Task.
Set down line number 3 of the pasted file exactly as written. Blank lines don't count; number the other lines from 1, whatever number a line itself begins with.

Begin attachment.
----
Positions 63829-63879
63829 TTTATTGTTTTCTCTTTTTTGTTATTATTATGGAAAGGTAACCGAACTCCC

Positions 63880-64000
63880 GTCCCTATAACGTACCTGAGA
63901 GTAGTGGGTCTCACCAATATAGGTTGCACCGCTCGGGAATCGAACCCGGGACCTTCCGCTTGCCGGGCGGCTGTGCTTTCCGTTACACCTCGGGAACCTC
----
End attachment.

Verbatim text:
Positions 63880-64000